Propped up on stilts in a boatyard for the last year had taken its toll on her. She was covered in a thick layer of dead vegetation, blown in by the woods that border the yard. Her teak had grayed and lost its luster. Her decks were grimy, her interior moldy. Heavily cob-webbed, bee-hived, and nested by cockroaches was our Cape Dory. It nearly broke our hearts to see our girl in such a state of disrepair.
Everything above and below deck was taken apart, sanded, scrubbed, sterilized, rinsed, painted and then reassembled. If it wasn’t for Colin’s help, we never would have finished in the two weeks had given ourselves for the job. It took the three of us every minute of daylight for five days to return her to her former glory. It took three days to return her to the water. Even then, almost nothing on board was functional. We had no water, no head, the v-berth cushions were too molded to be slept on, everything electric needed to be rewired.
The reward for our filthy exhausting work--work plagued by bees, hornets, horse flies, and no-see-ums, was sailing Swift Ranger again. We had two days of perfect sailing. We reached into the Chesapeake in a fresh breeze at a brisk six-knot pace. Swift Ranger leapt playfully through the little two-foot waves. The salty spray cleansed her decks and her water line, and she tacked back to the Reedville docks topsides glistening.
We spent two beautiful days sailing with our friend Ian. Inspired by Jean du Sud we shot some film footage of Swift Ranger on the water. I made lunch on our two-burner alcohol stove while underway. I had missed the challenge of cooking for three boys while heeled over twenty-five degrees!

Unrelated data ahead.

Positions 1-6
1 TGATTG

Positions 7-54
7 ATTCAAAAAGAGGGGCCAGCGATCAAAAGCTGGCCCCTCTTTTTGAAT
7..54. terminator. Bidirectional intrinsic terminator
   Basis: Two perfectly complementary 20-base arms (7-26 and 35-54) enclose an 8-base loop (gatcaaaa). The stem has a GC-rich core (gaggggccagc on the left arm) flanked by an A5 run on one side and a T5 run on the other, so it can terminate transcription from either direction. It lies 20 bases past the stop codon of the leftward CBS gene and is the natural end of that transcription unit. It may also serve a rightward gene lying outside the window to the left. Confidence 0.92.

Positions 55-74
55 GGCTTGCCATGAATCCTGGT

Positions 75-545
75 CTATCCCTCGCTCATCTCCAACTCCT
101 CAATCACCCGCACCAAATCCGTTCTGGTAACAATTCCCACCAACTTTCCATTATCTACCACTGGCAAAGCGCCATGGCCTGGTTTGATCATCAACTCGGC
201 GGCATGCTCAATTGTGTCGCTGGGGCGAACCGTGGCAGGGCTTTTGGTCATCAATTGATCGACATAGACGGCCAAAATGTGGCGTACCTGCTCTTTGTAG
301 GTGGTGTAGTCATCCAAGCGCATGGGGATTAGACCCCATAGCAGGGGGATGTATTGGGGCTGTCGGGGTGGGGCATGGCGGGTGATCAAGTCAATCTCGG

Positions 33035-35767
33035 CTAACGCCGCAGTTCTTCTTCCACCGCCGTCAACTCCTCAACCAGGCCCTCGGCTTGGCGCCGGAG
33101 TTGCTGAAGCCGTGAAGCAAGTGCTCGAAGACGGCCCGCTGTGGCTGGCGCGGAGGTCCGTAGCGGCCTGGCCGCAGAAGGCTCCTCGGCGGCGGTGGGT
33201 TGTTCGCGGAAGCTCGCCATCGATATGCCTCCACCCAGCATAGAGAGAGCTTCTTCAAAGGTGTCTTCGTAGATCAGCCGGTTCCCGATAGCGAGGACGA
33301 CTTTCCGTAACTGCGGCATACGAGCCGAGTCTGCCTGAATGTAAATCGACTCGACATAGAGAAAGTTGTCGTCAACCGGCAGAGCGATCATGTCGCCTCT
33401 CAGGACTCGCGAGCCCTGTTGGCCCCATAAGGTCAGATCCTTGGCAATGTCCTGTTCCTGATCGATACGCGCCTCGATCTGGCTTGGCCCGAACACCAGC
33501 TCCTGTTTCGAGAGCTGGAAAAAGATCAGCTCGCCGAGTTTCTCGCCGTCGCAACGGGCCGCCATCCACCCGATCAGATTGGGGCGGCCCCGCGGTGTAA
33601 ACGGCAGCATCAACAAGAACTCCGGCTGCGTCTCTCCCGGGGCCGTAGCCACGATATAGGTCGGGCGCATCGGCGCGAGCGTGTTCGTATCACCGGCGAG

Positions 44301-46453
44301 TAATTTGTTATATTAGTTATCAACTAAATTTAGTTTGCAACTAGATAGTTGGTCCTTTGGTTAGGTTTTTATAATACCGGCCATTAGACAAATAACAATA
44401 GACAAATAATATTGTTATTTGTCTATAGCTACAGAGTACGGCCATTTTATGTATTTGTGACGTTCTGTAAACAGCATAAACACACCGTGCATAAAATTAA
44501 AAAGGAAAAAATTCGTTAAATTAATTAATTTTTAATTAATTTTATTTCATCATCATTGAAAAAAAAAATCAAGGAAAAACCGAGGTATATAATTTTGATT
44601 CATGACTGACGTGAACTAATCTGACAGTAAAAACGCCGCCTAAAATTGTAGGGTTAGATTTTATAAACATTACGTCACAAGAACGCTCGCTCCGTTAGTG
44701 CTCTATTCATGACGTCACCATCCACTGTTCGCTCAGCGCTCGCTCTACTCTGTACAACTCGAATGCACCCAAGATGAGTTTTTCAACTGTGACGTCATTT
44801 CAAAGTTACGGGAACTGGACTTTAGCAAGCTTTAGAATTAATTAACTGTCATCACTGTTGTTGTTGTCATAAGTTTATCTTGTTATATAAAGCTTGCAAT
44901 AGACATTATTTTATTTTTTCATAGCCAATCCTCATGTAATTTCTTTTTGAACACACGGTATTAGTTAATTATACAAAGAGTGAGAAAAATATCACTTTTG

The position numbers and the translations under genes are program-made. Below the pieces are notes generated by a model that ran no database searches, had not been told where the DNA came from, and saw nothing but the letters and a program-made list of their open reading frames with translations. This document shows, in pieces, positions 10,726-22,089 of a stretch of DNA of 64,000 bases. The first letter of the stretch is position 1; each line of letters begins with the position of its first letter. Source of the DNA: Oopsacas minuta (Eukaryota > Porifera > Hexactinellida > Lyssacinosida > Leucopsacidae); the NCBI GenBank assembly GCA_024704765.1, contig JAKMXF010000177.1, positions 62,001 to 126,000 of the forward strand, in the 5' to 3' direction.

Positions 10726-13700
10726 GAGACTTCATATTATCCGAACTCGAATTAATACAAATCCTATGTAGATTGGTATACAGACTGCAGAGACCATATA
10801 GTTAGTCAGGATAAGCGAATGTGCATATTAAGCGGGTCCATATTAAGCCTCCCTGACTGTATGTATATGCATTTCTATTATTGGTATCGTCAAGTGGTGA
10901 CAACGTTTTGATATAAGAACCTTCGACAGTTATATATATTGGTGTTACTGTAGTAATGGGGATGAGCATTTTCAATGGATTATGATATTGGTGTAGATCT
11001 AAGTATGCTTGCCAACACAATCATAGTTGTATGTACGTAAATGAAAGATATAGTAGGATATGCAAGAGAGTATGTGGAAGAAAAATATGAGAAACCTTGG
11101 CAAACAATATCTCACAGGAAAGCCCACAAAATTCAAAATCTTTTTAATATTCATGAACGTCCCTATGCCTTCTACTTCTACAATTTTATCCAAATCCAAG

After spending three days with us Ian returned to Brooklyn, and the first of several cold fronts settled over the Chesapeake. Colin, Patrick and I had wanted to sail to Annapolis but the weather was inhospitable so we opted to drive. We spent the whole evening with our old cruising friend Kevin Brooks bar hopping, swapping “and there we were” stories and catching up on our Eastport gossip.
It is always hard to leave Annapolis and our friends behind! We feel at home surrounded by boats, water, and feeling a part of the extensive maritime history.
While visiting, Kevin advised us of a small marina in North Carolina that is well protected, fairly safe from winter freezes and inexpensive. It was a four to five day sail from Reedville, and if we left immediately we would have just enough to time to move Swift Ranger and make necessary preparations to leave her behind for another six months. This time though she would stay in the water, no more stilts for her. We longed for the excitement of a voyage, even if we never had to leave inland waters or go more than a few hundred miles!